It’s that time of year up here in Northwestern PA it’s seed starting time for our summer gardens. Yes, it is officially time to get those seeds into their growing trays so our plants are the right size come Memorial Day. This is just about when we put our plants out into our gardens. Now, if you have not yet tried your hand at starting tomato plants from seed it’s so much easier than you think.
And it’s a great way to start a garden from scratch and really ensure you know the exact source of your food.
Where I live a flat of tomato plants can cost around $18. Whereas a packet of good seeds cost about $3 and the organic seed mix is usually under $5.
Two packs of seeds and a bag of dirt will give you about 2 flats of plants if not more.
So you can see right off that growing your own plants is a cost saver of about $28.00. Just another reason why you should give this a try!
Before we dive into starting plants from seed, there are a few things you will need to have first.
1. First, you will need a place to grow your plants. A place that is preferably warm (although it’s not a requirement) and one that is out of the way of tiny hands and nosey pets.
2. Next, you will want a stand of sorts to hold your flats of delicate plants. Sure you can purchase stands and pretty elaborate growing systems. But I like to do things on the cheap. To reuse what I have on hand before heading out to the store to buy. If you have shelf that you are not using or a table that you can repurpose. Something that is sturdy and can hold a few plats of plants.
How To Start Tomato Plants From Seed
Step #1 Gather your containers.
You know those plant containers your plants come in? Well, never EVER throw those out. They are more durable than you think and perfect to use when started your new batch of seedlings.
I believe I am on my 10th year with these containers and they are still holding strong.
I also have the trays the plants came in which are really convenient when you are moving from inside to outside.
They are also great for keeping water from dripping all over your floor.
Step #2 Start with a good soil mix.
When starting tomato plants from seed the key is to use good quality starter soil.
I prefer to use organic seed starting mix, although I have used others with good success. I just like the quality of this mix and have always had great luck with it. Remember if you want strong and healthy plants then you need to start with good quality soil.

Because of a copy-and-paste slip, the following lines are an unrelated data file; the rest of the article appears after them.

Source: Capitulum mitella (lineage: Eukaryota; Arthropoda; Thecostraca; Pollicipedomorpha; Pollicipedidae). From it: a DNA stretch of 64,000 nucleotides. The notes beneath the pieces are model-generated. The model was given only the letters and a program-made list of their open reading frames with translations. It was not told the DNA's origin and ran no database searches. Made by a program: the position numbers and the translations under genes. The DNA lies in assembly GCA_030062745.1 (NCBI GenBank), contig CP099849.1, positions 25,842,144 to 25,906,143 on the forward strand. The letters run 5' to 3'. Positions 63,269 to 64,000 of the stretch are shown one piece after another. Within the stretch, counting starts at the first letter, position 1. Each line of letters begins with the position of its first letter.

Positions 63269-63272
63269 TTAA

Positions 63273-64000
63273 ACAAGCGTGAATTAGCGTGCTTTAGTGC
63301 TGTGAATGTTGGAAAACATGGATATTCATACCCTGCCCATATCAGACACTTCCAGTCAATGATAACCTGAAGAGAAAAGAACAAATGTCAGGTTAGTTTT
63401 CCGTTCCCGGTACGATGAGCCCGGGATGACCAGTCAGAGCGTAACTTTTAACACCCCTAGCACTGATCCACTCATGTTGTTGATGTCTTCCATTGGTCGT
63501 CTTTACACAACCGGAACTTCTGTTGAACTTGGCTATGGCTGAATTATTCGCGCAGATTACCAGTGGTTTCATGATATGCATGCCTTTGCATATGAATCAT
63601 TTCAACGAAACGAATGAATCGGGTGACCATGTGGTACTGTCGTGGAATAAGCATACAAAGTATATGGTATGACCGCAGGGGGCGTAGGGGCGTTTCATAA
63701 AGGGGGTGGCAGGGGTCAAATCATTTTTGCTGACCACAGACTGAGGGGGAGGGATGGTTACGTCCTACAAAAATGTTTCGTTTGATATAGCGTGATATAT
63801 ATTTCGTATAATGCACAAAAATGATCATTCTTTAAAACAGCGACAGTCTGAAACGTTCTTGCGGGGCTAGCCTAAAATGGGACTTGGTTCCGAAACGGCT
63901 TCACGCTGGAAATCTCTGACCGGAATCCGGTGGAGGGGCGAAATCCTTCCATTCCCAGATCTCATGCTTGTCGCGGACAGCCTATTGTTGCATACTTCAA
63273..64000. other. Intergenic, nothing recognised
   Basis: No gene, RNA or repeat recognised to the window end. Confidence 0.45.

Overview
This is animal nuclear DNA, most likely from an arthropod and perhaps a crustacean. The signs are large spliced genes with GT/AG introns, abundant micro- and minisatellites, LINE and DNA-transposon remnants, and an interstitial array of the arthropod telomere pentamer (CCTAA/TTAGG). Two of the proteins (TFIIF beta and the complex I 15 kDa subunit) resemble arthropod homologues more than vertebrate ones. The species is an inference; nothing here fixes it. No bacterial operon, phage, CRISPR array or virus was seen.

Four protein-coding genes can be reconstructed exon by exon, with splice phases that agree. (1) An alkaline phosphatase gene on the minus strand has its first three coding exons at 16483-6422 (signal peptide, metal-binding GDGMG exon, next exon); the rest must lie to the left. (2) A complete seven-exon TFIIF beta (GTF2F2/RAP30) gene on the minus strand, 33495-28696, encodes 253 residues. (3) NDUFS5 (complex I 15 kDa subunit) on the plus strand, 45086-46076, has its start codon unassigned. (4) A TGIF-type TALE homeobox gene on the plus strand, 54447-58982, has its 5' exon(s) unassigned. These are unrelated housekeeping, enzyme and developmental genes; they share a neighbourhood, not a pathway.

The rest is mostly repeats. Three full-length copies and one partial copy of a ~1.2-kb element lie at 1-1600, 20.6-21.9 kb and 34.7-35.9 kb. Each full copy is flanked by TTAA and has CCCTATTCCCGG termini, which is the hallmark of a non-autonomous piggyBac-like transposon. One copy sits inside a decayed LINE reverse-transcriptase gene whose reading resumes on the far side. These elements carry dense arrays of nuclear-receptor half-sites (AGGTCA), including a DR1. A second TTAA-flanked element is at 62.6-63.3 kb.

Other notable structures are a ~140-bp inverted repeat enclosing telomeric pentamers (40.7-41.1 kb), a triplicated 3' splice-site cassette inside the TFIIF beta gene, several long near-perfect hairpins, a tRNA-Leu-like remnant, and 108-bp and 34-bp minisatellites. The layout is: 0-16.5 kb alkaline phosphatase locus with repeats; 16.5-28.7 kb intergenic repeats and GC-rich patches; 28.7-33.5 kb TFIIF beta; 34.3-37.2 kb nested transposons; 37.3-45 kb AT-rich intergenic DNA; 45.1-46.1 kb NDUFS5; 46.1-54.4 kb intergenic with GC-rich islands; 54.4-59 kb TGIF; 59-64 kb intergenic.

The good news is, it is surprisingly inexpensive and sold just about everywhere both online and in stores.
Step #3 Clean and sanitize.
If you choose to reuse planters you already have you will want to wash and sterilize them. I like to use a bottle brush (bought from the dollar store) and warm soapy water with bleach.
Wash each one, rinse well, and stack on a large towel to air dry.
Make sure to wear gloves so the bleach does not irritate your skin. The ratio I use is super exact. I fill a bucket and pour in a little bleach. 🙂
Your goal here is to remove any disease, if there is any, before planting your seeds.
Step #4 Prepare your soil.
One of the best tips I can pass on to start plants from seed is to make sure you presoak your starter mix.
I have tried to plant my seeds without presoaking and they took forever to sprout. The mix holds in moisture giving your seeds the perfect foundation for growth.
To soak your soil you will need a large container like this washtub I found again at the dollar store.
Pour in some mix and add a generous amount of water. Next, take a large spoon and work that water into the mix. Continue doing this until the soil is thoroughly damp yet not soaked.
If you get it too wet you will want to let your soil sit for a day or two.
Once the soil is to the right consistency begin by putting a layer of soil into each container. Using your fingers lightly tamp down the soil without compacting it.
Step #5 Plant your seeds.
When planting your seeds please be sure to follow the instructions on your seed packets. The actual time you plant your seeds will all depend on the zone you are in and when you are able to transplant your seeds outdoors. You can find your zone here. Usually, you want to start your seeds indoors approximately 6-8 weeks before the last frost of spring in your area.